When Hurricane Maria hit Puerto Rico in 2017, it caused billions of dollars in damage. In the immediate aftermath of the storm, the island was left mostly in the dark. The power grid that supplied electricity to the island was severely damaged in the storm, and it took months to complete vital repairs. Roads, bridges, and other infrastructure also suffered damage, which made it difficult for supplies to be distributed.

To make matters worse, the insurance market in Puerto Rico is mostly comprised of domestic insurers that have reinsured most if not all of their risk with foreign, European based reinsurers. These foreign reinsurers have been extremely slow to act when handling and paying out on claims. Although the government has levied fines against insurance companies for their inaction, many claims still remain open. Policyholders have been forced to try and pay for repairs themselves and many have simply closed the doors of their businesses for good.

Recovering From Hurricane Maria

Policyholders that regularly pay their monthly premiums deserve full coverage under their policies. Foreign reinsurers have no right to slow down or deny recovery to Puerto Ricans. If your insurance company is delaying, underpaying, or denying your Hurricane Maria insurance claim, contact Raizner Law for a free consultation. Our experienced insurance lawyers can help you get the compensation you are rightfully entitled to.

Hail Damage Insurance Denials

Dallas Property Owners Facing Bad Faith Insurance Denials

The Dallas-Fort Worth Area is no stranger to storms. The region is often at the center of large thunderstorms, including regular hailstorms. Even though this area regularly receives extreme weather, little could have prepared Dallas for the hailstorm that swept through the city last June. For many commercial property owners, delayed, underpaid, or outright denied insurance claims remain a constant reminder of the storm.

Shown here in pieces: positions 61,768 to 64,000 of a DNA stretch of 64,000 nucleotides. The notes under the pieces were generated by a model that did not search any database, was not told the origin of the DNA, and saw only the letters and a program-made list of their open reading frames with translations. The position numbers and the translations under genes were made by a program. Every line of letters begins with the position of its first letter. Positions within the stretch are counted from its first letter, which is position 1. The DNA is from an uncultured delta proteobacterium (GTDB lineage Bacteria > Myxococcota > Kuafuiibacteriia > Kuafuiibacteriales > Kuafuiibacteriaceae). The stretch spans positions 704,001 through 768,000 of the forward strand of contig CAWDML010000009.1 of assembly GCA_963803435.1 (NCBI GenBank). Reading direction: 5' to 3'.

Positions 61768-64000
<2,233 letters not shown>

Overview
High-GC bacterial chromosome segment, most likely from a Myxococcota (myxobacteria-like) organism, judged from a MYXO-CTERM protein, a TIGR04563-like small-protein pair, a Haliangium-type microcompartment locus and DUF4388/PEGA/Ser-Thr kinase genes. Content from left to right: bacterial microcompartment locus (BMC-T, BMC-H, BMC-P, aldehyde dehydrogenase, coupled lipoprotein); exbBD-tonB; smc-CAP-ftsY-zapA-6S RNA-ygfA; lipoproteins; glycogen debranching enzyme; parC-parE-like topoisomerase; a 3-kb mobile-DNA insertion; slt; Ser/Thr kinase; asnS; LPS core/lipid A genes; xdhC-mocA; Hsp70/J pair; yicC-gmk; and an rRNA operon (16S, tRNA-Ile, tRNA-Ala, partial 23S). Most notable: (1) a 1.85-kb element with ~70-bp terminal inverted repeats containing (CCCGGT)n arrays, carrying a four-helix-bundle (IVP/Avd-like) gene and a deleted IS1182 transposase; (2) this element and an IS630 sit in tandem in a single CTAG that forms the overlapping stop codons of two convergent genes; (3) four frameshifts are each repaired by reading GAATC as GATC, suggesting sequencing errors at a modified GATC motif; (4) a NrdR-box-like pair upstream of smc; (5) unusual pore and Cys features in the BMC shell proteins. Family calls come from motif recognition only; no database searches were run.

In the early morning hours of June 6, 2018, a severe thunderstorm swept through the Dallas-Fort Worth Area. The storm split right over Collin County, Texas, and the westernmost cell moved south-southwestward. The cell dropped large hail stones from southeast Denton County into northwest Dallas County and eastern Tarrant County until it finally reached Arlington, Texas. The storm was so loud that many Dallas-Fort Worth residents mistook the pounding hail for intruders or gunshots.

While some areas only saw hail the size of half an inch in diameter, hail the size of tennis balls was reported just east of Arlington. Overall, an estimated 20,000 structures were damaged in the storm. Unfortunately for property owners, insurance companies are utilizing a variety of bad faith tactics to reduce or completely deny valid claims.

Hail Damage Insurance Denials

Anytime there is a natural disaster or extreme weather event, insurance companies stand to lose a lot of money. Insurance companies are first and foremost a business, so when faced with large-scale disasters, they do anything they can to limit payouts. Some of the bad faith tactics insurance companies use to wrongfully deny valid property damage claims include:

  • Blaming the damage on inadequate maintenance
  • Wrongly claiming the amount of damage is less than the deductible
  • Misinterpreting the policy to claim the damage isn’t covered when in fact it is

What Property Owners Can Do

If you regularly pay your premium, you deserve full coverage under your policy. If your insurance company is delaying, underpaying, or outright denying your claim, Raizner Law can help. Our experienced insurance lawyers take on large insurance companies to get our clients what they are rightfully owed under their policies. If you suffered damage during the Dallas hail storm and your claim has been denied, contact us today to schedule a free consultation to discuss your case.